After that exciting moment, there was a distinct lack of life for quite some time. It was still early days, I reminded myself, eyes flicking once more to the shadowy patch, there was time yet. I leant forwards on my stool, peering so close to the window that my breath fogged up the glass. Martens could approach from anywhere, and being so dark they would be completely concealed apart from their trademark bib.
The other visitors coughed, switched seats, paced up and down and chatted in hushed whispers. Meanwhile, I was glued to my stool. Far from blessed with social prowess at the best of times, I refrained from making conversation and kept my eyes planted firmly outside – there was no way I was missing anything.
There was a sudden, hushed commotion in the hide and I peered to the side to see a badger had appeared. Badgers have terrible eyesight but an exceptional nose, and mainly use smell to discern their surroundings. The animal picked her way across the grass, fanning her snout over the ground like a metal detector. Tragically, my previous badger experience consisted of road kill and one that I had nearly killed myself when it ran out in front of my car, so to watch a real, live badger going about her nightly business mere feet away was such a treat.
After she’d polished off most of the nuts, the female was joined by a male. He was the same size, suggesting he was also the same age if not younger. Adult male badgers typically weigh a kilo more than females and are noticeably more muscular. The two animals completely ignored each other so there was no doubt that they belonged to the same clan. If they hadn’t, there would have been a serious standoff. The male cleared up what the female hadn’t found and one by one they left the way they’d come. The only evidence of their visit was a distinct lack of peanuts.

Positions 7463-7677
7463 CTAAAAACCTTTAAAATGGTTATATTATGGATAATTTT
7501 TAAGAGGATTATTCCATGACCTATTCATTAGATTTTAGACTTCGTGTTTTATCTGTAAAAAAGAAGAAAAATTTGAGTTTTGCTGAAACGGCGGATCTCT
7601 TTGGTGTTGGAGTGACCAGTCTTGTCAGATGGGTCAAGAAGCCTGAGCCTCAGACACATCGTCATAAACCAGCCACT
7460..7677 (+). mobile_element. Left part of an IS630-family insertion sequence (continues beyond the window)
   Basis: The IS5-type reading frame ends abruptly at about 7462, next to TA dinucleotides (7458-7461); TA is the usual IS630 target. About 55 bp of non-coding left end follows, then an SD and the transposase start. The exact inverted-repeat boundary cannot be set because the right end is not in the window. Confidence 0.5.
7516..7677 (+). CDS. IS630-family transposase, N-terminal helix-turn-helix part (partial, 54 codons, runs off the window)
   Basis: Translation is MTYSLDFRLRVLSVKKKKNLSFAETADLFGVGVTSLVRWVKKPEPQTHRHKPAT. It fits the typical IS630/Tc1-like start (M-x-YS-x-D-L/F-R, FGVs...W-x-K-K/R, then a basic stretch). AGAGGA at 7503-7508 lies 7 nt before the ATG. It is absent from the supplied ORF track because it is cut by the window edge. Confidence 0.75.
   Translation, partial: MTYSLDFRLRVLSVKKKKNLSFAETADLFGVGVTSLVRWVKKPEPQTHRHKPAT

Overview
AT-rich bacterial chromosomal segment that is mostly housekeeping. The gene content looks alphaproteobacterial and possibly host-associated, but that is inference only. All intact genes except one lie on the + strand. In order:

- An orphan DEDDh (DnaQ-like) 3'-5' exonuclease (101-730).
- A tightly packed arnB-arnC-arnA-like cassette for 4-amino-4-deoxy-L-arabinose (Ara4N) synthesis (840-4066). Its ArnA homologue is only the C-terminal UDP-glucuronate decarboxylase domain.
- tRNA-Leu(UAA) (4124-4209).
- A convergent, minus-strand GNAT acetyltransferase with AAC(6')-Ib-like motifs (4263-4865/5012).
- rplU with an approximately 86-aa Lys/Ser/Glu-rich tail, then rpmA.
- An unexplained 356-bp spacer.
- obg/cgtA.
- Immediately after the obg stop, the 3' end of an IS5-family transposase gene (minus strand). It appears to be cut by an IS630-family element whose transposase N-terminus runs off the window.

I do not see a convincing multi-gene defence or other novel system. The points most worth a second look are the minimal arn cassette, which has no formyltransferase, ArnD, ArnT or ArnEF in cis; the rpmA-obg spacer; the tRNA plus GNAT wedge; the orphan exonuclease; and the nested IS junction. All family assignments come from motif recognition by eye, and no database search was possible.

An hour and a half later, my enduring optimism was beginning to turn. I was conscious of the time and that our evening would eventually come to a close, marten or no marten. I started seeing more and more phantom animals out in the gloom. The moon was radiant and my eyes were drawn to its pure white hue. A lone bat darted over the roof of the hide, silhouetted briefly against the lighter sky before disappearing. How anyone got a decent photograph of a bat eluded me. To capture such erratic and rapid flight was seriously impressive.
I glanced over at the shadowy patch again and saw a pine marten staring back at me, beady eyes glinting in the light. My insides jolted and as quietly as could I exclaimed, “There’s one!” Everyone knew exactly what I meant and came hurrying in my direction with barely restrained urgency. I couldn’t quite believe what I was watching on the other side of a pane of glass.
James told us the marten was a female. Similar to badgers, males were larger and typically had broader faces. Many people underestimate a marten’s size when they see one, imagining something along the lines of a weasel or stoat. I was quite the opposite; the marten was smaller than I’d expected, smaller than most house cats. What couldn’t be disputed was how beautiful she was with her long bushy tail, sleek mocha fur, tiny button nose and white-rimmed ears. I fell instantly in love.
The marten crossed to the other window and we swiftly followed suit. She climbed up onto the table and munched through the peanuts. As stunning as she was, she certainly wasn’t the most ladylike when it came to eating. She took the egg in her mouth and, despite her sharp teeth, carried it delicately down the table onto the grass. After a quick readjustment, she lolloped out of sight.
We’d spent two hours in darkness and experienced less than a minute of what we’d travelled here to see, but the atmosphere in the hide could only be described as barely contained hysteria, in my corner at least. We made the unanimous decision to end our evening on a fantastic high. Not only had I had my first proper badger sighting, but I’d also seen a Scottish icon. I couldn’t have hoped for better.